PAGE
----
Former President Donald Trump has been charged with conspiring to defraud the United States, conspiring to obstruct an official proceeding, obstructing a congressional proceeding, and conspiracy against rights in connection with what prosecutors allege was an illegal scheme to overturn the results of the 2020 presidential election.
The third indictment against the former president was released Tuesday and contained criminal charges for his efforts after the election that incited the Jan. 6, 2021, attack on the U.S. Capitol.
The former president is expected to appear, either in person or virtually, before a Washington federal court Thursday for his arraignment.
The four-count, 45-page indictment accuses Trump, who is again running for president, of conspiring to defraud the United States, conspiring to obstruct an official proceeding, attempting to obstruct an official proceeding and conspiring against people’s civil right to have their vote counted.
The maximum potential sentence on the most serious charge is 20 years in prison. Trump’s growing legal troubles do not bar him from running for president.
Even a conviction would not disqualify him from contesting the election but two civil rights organizations are launching a campaign to pressure state governments to disqualify Trump from appearing on ballots in 2024. The groups, Mi Familia Vota and Free Speech for People, say secretaries of state are empowered by the 14th Amendment to bar Trump from running for office because of the Jan. 6, 2021, Capitol insurrection.
“The attack on our nation’s Capitol on Jan. 6, 2021, was an unprecedented assault on the seat of American democracy,” said Special Counsel Jack Smith. “It was fueled by lies, lies by the defendant.”
The indictment details the full charges, including conspiring to defraud the United States, conspiring to obstruct an official proceeding, obstructing a congressional proceeding and conspiracy against rights.
The latest charges are the third indictment of the former president filed since March — setting the stage for one of the stranger presidential contests in history, in which a major-party front-runner may have to alternate between campaign stops and courtroom hearings over the next year and a half.
A federal grand jury in Miami indicted Trump last month on charges of mishandling classified documents after leaving the White House and obstructing government efforts to get them back.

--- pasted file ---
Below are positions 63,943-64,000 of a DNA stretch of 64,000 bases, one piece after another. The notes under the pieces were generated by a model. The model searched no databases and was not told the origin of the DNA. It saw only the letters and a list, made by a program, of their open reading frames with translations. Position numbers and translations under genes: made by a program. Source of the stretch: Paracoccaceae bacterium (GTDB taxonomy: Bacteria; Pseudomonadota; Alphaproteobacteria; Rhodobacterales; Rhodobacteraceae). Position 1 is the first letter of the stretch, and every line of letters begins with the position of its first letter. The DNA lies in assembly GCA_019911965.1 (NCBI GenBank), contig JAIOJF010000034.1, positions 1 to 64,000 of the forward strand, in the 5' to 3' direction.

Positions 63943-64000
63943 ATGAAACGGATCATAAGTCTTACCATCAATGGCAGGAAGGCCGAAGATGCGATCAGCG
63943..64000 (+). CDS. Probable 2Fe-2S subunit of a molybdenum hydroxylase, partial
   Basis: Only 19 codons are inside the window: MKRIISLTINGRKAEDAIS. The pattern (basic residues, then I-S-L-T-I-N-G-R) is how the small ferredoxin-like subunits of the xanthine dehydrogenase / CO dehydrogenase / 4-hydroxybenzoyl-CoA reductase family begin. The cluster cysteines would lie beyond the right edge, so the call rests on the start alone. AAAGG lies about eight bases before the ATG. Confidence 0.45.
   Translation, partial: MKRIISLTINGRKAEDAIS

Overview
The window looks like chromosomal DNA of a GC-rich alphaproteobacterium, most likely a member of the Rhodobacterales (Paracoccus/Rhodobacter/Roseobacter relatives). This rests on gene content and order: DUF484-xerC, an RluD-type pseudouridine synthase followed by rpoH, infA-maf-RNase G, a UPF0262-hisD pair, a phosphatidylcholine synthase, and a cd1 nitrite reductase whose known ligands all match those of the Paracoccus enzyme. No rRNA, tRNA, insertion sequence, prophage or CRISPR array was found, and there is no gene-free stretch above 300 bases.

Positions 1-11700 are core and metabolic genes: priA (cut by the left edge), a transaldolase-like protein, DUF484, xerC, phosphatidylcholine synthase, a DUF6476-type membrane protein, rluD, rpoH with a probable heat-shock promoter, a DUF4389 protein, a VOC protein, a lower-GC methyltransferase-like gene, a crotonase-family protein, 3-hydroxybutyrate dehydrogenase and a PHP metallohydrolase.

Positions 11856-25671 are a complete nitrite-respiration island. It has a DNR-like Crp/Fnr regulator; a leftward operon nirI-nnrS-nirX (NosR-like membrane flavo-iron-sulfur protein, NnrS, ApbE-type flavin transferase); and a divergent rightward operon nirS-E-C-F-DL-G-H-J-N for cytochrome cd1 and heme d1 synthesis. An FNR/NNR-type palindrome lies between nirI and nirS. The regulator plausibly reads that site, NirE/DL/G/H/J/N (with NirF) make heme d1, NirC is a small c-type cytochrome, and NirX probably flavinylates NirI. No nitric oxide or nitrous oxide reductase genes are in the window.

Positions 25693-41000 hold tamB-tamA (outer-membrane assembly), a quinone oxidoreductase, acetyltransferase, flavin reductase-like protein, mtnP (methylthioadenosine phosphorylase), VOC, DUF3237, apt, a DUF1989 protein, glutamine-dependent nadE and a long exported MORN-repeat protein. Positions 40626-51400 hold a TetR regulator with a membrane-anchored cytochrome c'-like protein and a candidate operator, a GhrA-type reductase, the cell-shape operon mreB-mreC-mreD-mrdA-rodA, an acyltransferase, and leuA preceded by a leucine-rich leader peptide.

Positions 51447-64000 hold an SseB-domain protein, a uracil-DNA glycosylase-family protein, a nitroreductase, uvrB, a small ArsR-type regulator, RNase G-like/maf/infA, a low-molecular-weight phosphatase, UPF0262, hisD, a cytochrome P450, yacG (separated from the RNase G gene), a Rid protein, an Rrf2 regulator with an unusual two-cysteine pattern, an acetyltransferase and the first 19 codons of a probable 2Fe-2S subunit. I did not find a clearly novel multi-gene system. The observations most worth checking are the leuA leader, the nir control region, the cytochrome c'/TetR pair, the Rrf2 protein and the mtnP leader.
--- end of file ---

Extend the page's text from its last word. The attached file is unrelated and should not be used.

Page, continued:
A state grand jury in New York has charged him with falsifying business records in connection with hush money payments during the 2016 campaign.
A state grand jury in Georgia is expected to charge Trump for his efforts to tamper with the 2020 election results there. In a phone call on Jan. 2, 2021, Trump insisted he won the state and threatened Georgia election officials, including Georgia Secretary of State Brad Raffensperger, with vague legal consequences.
Fulton County District Attorney Fani T. Willis took the unusual step of publicly telegraphing that she plans to announce a charging decision in the Georgia case during the first three weeks of August.
The Fulton County Courthouse sits directly across the street from the Georgia Capitol building, where hundreds of Trump supporters, some armed, gathered in anger in the aftermath of his defeat in the 2020 election. Atlanta City Hall sits adjacent to both buildings, while the Richard B. Russell Federal Building and U.S. Courthouse is located a few blocks away.
“The federal indictment just handed down by special counsel Jack Smith is not only the most important indictment by far of former President Donald Trump,” said Richard L. Hasen, a professor of law and political science at UC Irvine. “It is perhaps the most important indictment ever handed down to safeguard American democracy and the rule of law in any U.S. court against anyone.
“For those who have been closely following Trump’s attempt to subvert the results of the 2020 election, there was little new information contained in the indictment,” said Hasen. “In straightforward language with mountains of evidence, the 45-page document explains how Trump, acting with six (so-far unnamed, but easily recognizable) co-conspirators, engaged in a scheme to repeatedly make false claims that the 2020 election was stolen or rigged, and to use those false claims as a predicate to try to steal the election. The means of election theft were national, not just confined to one state, as in the expected Georgia prosecution.”